So Apple is going to have to bring in a low cost iPhone if they want to win in China.
And that is going to hit their margins.

But clearly Tim Cook understands the need to bow before the largest consumer population in the world. Because if they don't take a bite of his apple - he's getting thrown out of the Garden of Eden.

Saturday, March 30, 2013

It's time for a change

It's been 3 years since I've been here. Much has changed. AMD is a spent force. Trying desperately to stay alive...forget being relevant.

However, a new challenger has arisen. ARM has created an alternative for Intel where none existed before. What Intel was to PCs - ARM is to the new world of tablets and phones.

However, the real threat to Intel is not merely ARM. It is the myriad of Operating Systems that are emerging in the tablet/phone space. iOS, Android, Windows 8, Tizen, Firefox - and who knows what else may happen.

Into this fractured world - comes the reality that scaling your architecture for 1 OS (Windows) on the PC business is vastly different from enabling it for 3-4-5 OSes. Specially when you are the challenger. And the risk of not supporting that OS fast enough is market share.

What should Intel's strategy be...? How do they create the scale they need to be a major player in phones and tablets?

Predictions I made - 3 years later


Things are too busy to get to the blog regularly. But I thought I'd go back and look at a couple of things I predicted and how they turned out.

The Apple effectThe first thing I wanted to touch on was my prediction of where Apple was heading and it's impact to the industry. Essentially I predicted that Apple would eventually generate significant revenues from content and user experience and would extend their hardware strategy to every touch point where they believed they could deliver connected content to the end user. And that unless other IT companies like Dell and HP had a strategy to own the end user experience and monetize it - they would be sucking lemons in the long run.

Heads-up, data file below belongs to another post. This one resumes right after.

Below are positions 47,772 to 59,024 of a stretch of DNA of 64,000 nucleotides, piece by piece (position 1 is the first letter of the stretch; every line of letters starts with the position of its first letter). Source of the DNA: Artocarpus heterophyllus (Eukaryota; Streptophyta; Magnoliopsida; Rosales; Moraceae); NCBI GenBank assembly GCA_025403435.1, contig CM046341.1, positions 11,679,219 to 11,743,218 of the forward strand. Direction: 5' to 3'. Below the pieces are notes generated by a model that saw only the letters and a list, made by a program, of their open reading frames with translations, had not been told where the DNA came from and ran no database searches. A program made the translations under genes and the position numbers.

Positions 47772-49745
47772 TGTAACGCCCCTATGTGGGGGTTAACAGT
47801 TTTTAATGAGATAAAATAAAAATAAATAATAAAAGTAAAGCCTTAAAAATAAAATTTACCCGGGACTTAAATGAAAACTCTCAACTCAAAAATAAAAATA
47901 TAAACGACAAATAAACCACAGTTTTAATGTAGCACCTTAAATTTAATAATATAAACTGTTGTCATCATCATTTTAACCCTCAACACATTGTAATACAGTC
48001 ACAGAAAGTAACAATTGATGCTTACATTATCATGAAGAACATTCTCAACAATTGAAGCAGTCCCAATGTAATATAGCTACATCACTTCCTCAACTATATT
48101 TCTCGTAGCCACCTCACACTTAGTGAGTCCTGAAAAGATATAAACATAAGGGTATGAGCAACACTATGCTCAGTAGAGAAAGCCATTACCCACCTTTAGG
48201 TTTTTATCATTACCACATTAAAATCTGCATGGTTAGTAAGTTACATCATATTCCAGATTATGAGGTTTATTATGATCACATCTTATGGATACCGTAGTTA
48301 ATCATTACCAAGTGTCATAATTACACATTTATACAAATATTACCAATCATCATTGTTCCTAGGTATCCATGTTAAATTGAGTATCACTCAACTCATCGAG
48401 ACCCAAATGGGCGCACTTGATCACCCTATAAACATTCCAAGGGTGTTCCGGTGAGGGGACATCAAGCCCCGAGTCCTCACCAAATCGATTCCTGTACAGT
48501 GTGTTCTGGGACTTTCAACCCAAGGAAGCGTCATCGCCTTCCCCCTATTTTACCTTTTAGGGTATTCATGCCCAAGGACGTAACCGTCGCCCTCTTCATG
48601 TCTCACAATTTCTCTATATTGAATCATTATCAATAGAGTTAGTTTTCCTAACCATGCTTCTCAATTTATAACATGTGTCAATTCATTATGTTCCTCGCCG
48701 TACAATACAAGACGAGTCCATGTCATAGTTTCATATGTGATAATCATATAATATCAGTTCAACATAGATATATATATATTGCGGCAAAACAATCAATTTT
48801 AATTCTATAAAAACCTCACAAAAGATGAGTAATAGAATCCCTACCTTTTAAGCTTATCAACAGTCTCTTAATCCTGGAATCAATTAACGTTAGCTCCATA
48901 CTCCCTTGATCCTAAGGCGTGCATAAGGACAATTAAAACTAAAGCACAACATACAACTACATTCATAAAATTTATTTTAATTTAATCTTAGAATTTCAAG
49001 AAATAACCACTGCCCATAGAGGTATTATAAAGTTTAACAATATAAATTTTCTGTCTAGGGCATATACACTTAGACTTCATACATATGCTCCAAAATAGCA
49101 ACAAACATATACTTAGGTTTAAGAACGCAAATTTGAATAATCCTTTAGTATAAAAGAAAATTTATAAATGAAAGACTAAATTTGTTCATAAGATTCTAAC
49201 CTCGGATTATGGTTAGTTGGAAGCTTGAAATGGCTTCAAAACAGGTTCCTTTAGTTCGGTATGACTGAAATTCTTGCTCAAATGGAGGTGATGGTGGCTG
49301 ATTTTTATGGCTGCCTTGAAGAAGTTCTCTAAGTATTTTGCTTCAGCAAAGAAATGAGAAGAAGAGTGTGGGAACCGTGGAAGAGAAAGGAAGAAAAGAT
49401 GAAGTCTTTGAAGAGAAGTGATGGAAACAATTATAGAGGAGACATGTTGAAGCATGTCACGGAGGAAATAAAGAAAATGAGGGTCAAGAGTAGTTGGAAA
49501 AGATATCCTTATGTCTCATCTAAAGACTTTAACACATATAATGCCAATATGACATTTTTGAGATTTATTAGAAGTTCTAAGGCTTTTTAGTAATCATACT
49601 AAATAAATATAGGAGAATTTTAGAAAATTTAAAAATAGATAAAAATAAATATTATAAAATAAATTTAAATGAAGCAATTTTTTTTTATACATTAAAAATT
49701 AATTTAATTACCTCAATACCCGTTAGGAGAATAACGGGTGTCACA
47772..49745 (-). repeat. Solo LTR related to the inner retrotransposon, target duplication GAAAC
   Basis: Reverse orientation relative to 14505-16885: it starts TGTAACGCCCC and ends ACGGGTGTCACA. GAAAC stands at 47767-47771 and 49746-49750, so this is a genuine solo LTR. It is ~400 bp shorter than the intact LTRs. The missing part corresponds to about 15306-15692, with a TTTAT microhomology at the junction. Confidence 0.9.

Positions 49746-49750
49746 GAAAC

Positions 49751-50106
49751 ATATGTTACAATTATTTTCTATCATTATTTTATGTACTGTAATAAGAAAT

Here's what's happened.

1) Apple extended their business into phones and iPads. Adding 2 more crucial hardware touch points in the connected content consumption usage models. You now have the ability to own and use Apple hardware at any point of the day. Regardless of what you are doing.

2) Apple's content business is thriving. More importantly, they create the App store and that is a huge reason for the success of the iPhone. That model is now being replicated by not only other phone players - but also Intel through App Up Centre.

3) Dell, HP and other's are unsuccessfully following Apple into devices. But are missing a key part - content and apps. They just don't get it. HP however through the acquisition of Palm have an opportunity through Palm OS as a foundation for a unique and satisfying experience. Let's see if they can capitalize.

4) Google develops Android and gives it away to the industry.

4) Intel and Nokia partner to develop MeeGo. Nokia is losing traction in the phone business. Intel is terrified that their hardware will become irrelevant because Windows is a lame duck in the world of phones and gadgets. And if They need their own software strategy.

Apple and Google on a collision course:

Back in December 2006 I wrote this article on how Apple and Google were heading to a collision or co-operation.

So here we are 3 years later. And guess what - they are heading to a collision.